One doesn’t need to look at Crypto or understand the complexities in that industry to know what losing faith means. We have to ask ourselves – are we really as bad as Venezuela? Have we not in America built a somewhat more thoughtful, sensible, and responsive system of checks and balances over almost three centuries? Winston Churchill is said to have observed that “Americans will always do the right thing, only after they have tried everything else.”
Losing Faith in what has worked – in practice, in history, academically, and scientifically – is a very slippery slope we rather avoid.
What role does science have to play in Faith in investing?
Concepts like asset allocation, diversification, buy and hold, tax minimization, and financial planning are not fiction stories from Netflix. These are observed truths that are then backed by academics. Anyone can observe these truths for themselves. Anyone who invests long enough will find these observations to be true. You don’t have to take my or anyone’s word for it.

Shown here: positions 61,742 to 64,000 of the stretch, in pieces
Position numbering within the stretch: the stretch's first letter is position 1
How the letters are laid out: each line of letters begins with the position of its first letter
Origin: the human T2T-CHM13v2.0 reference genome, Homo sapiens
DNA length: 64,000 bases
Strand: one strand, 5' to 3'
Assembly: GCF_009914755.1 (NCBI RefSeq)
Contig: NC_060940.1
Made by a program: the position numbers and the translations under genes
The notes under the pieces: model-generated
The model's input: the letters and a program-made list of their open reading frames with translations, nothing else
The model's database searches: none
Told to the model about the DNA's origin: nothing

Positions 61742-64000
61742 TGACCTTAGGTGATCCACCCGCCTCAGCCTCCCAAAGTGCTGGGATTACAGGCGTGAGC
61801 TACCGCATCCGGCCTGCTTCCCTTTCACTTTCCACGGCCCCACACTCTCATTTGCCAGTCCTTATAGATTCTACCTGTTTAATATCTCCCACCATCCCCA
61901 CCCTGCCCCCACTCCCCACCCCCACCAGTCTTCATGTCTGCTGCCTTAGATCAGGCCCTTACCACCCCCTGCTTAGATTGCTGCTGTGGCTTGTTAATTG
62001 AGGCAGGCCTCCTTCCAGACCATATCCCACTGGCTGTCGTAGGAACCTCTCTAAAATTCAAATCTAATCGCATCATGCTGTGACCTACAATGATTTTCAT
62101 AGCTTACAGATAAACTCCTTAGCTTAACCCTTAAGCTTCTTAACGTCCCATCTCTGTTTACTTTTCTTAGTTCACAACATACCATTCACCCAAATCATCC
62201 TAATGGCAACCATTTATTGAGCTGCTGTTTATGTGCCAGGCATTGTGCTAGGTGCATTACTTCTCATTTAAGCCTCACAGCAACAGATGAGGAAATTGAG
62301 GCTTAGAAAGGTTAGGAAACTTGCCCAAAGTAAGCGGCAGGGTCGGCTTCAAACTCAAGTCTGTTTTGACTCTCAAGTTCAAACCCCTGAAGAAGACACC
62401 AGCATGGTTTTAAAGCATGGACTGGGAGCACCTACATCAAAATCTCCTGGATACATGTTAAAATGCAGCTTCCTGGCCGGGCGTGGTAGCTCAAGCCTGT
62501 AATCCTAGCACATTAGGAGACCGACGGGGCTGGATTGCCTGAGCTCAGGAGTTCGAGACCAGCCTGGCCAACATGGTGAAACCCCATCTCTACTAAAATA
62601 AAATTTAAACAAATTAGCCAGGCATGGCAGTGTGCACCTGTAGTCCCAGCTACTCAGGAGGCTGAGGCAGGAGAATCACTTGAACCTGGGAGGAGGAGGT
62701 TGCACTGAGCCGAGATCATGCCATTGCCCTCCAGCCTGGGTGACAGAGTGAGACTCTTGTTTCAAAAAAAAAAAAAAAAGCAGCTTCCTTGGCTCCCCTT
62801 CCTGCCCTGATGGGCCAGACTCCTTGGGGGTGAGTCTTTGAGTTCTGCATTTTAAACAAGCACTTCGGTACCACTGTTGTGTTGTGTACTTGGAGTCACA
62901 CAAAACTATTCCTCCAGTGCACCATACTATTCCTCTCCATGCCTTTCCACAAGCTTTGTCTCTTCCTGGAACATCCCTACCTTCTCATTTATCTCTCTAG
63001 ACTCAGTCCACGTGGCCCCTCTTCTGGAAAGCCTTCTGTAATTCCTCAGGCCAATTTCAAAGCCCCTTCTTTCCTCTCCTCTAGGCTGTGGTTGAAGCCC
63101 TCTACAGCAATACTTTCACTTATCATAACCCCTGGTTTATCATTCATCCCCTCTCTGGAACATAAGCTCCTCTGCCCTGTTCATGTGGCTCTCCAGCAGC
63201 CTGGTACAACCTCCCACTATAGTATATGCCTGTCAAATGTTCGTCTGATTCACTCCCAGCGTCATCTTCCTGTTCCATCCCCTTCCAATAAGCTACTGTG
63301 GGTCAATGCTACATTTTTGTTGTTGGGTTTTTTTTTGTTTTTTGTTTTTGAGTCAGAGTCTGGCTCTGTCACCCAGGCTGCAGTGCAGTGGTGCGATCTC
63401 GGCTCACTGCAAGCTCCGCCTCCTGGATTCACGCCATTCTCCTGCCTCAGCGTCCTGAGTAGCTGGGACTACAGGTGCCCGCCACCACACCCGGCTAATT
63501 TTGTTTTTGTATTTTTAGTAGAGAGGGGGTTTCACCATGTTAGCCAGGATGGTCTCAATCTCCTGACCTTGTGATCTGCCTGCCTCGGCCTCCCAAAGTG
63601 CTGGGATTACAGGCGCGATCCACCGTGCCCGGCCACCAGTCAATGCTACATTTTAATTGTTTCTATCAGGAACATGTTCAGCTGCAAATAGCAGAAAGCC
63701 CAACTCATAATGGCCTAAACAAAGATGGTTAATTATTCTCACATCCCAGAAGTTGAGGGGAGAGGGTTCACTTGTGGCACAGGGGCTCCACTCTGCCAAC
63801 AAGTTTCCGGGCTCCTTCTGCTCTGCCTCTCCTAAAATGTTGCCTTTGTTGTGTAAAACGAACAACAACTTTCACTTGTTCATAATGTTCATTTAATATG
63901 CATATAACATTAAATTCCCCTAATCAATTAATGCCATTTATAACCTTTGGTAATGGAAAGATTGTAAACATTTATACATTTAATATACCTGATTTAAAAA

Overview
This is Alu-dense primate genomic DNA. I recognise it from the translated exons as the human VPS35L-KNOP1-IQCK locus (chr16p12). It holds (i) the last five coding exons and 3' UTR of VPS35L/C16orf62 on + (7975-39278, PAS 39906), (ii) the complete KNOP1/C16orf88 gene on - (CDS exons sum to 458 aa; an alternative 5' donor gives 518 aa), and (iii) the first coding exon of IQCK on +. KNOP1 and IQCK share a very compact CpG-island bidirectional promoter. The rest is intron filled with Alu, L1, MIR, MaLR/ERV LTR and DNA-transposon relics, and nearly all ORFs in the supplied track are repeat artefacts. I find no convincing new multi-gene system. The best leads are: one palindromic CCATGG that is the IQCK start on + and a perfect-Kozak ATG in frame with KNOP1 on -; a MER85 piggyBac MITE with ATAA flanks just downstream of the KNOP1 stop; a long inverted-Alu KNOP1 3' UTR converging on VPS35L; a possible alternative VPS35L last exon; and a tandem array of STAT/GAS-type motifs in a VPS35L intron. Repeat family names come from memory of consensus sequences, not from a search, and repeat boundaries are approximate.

Scientific analysis is a pre-cursor, a prerequisite to invoking Faith. The system will not help the individual investor who is too leveraged or an emotional basket case with investing. The system will not help those who blow their money on mindless financial inventions. The system requires thoughtful, rational participation, which is a scientific endeavor. The system comes to the rescue of those who are well prepared. That’s what we can have Faith in (eventually).
Our Faith is not built by luck or whims. Our Faith is deeply grounded in science and analysis. Still, and despite the science, sometimes our Faith gets shaken. What good is the Faith that’s never tested!
Is it just the hoi polloi that must hold Faith, or do the greatest investors also depend on Faith?
To the cynic, this might seem an odd thing. “Is investing like going to the temple? Do we have to believe in an unseen force to behave virtuously in this lifetime?”